Gather customer feedback.

Customer feedback is a goldmine for businesses. It helps you understand what your customers like and dislike, identify areas for improvement, and create a product or service that resonates better with your target audience. Here are some methods to gather valuable customer feedback:

  • Surveys: You can create online surveys using various tools and distribute them via email, social media, or even embed them within your product. Keep surveys concise and easy to complete, with a mix of question formats like multiple choice, open-ended, and rating scales. With feedback surveys, you can get direct inputs on what customers like about your brand, and what customers expect from your brand.
  • Emails: Personalized emails can be a great way to gather feedback on specific interactions or experiences.  For instance, you could send a follow-up email after a customer support interaction or a product purchase, asking for their feedback.
  • Interviews: In-depth interviews allow you to gather rich and detailed feedback from a smaller group of customers.  You can conduct interviews in person, over the phone, or even using video conferencing tools.  Prepare insightful questions beforehand and actively listen to customer responses.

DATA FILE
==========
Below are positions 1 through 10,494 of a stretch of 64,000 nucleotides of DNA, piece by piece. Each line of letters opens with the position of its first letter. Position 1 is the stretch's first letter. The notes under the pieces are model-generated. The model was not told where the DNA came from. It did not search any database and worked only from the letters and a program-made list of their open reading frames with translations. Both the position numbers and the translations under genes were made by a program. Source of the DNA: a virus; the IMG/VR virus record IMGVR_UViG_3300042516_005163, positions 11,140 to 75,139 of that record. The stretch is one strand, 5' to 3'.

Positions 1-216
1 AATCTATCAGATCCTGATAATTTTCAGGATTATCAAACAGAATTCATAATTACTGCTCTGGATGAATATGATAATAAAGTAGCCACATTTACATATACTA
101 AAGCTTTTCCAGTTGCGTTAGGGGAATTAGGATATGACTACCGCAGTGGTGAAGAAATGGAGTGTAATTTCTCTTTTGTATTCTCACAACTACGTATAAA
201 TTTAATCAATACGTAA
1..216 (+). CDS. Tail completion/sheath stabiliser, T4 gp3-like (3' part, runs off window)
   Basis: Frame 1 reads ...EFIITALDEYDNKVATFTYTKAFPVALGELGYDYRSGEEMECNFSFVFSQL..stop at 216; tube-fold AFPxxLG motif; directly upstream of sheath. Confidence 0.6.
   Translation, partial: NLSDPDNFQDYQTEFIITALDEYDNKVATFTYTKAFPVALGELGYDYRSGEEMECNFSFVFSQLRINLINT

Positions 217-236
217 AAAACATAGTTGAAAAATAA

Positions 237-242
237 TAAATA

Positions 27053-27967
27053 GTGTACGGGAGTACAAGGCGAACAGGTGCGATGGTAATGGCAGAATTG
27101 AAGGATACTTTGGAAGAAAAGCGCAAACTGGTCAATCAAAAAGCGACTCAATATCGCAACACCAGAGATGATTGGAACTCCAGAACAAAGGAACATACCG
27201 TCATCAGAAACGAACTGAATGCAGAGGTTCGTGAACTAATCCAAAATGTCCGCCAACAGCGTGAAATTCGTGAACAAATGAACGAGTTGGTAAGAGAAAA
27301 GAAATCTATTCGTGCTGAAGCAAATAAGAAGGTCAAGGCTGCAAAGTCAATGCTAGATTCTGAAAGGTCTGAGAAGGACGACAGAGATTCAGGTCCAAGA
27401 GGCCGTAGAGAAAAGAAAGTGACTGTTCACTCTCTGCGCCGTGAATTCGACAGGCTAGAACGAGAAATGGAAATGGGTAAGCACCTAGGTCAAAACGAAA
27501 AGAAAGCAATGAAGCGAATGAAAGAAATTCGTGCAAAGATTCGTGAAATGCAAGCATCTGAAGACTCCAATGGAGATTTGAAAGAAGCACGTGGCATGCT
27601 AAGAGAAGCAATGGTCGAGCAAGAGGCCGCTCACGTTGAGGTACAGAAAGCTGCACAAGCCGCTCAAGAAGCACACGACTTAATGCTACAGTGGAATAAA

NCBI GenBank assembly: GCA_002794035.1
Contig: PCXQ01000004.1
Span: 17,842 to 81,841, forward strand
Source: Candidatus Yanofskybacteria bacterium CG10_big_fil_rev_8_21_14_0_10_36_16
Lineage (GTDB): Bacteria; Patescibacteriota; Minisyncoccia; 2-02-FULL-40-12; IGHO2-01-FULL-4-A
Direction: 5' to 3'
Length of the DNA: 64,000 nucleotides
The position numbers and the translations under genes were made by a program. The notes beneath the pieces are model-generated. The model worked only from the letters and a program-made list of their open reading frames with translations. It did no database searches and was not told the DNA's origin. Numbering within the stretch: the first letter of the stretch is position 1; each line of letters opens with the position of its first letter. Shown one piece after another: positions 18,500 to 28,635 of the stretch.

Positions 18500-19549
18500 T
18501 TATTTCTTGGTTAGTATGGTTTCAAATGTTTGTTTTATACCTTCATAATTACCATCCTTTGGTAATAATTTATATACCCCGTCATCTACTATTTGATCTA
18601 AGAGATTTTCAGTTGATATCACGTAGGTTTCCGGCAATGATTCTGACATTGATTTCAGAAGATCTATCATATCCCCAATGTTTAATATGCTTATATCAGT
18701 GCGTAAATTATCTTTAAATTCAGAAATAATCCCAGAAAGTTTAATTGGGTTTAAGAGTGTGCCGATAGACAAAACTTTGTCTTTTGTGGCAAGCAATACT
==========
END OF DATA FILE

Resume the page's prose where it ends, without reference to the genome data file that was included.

• Social media monitoring: Pay attention to what your customers say about your brand on social media platforms. Respond to comments and messages, and use social listening tools to track brand mentions and sentiment analysis.
  • Customer support interactions: Analyze customer support interactions to identify common pain points and areas for improvement. Look for trends in the issues customers are facing and use that information to improve your product or service.
  • Website analytics: Website analytics tools can provide valuable insights into customer behaviour. Track metrics like click-through rates, time spent on certain pages, and user journeys to understand how customers interact with your website and identify any potential frustrations.
  • Product reviews: Encourage customers to leave reviews on your website, app store listings, or other review platforms. Analyze both positive and negative reviews to understand customer sentiment and identify areas for improvement.

Regularly solicit feedback and use it to constantly improve your offerings and build stronger customer relationships.

Develop a loyalty program.

A well-designed customer loyalty program can be a powerful tool to incentivize repeat business, boost customer lifetime value, and a competitive advantage. 

What do you want to achieve with your program? Increase customer retention, drive repeat purchases, or encourage trial of new products or services? There are several loyalty program structures to consider:

  • Points-based programs: Customers earn points for purchases and redeem them for rewards like discounts, free products, or exclusive experiences.
  • Tiered programs: Customers progress through tiers based on purchase history or engagement, unlocking increasing benefits at each level.
  • Value-based programs: Rewards are based on customer lifetime value, offering personalized benefits to high-value customers.